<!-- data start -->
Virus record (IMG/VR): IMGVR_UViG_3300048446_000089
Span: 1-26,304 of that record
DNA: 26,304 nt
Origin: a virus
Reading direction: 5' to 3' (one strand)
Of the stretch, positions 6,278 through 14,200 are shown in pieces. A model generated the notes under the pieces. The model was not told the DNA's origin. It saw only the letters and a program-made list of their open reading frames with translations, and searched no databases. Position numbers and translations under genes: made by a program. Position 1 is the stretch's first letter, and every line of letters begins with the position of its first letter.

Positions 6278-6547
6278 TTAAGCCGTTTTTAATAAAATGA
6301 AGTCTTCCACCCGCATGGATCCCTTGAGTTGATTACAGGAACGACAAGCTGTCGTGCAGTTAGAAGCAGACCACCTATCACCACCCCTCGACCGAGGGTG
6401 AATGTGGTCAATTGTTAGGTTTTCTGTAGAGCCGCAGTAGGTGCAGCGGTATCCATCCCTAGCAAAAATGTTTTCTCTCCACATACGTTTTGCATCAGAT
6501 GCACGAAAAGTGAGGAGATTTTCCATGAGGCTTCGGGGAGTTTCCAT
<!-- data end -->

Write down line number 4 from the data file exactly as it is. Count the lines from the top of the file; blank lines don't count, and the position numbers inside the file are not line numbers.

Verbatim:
Origin: a virus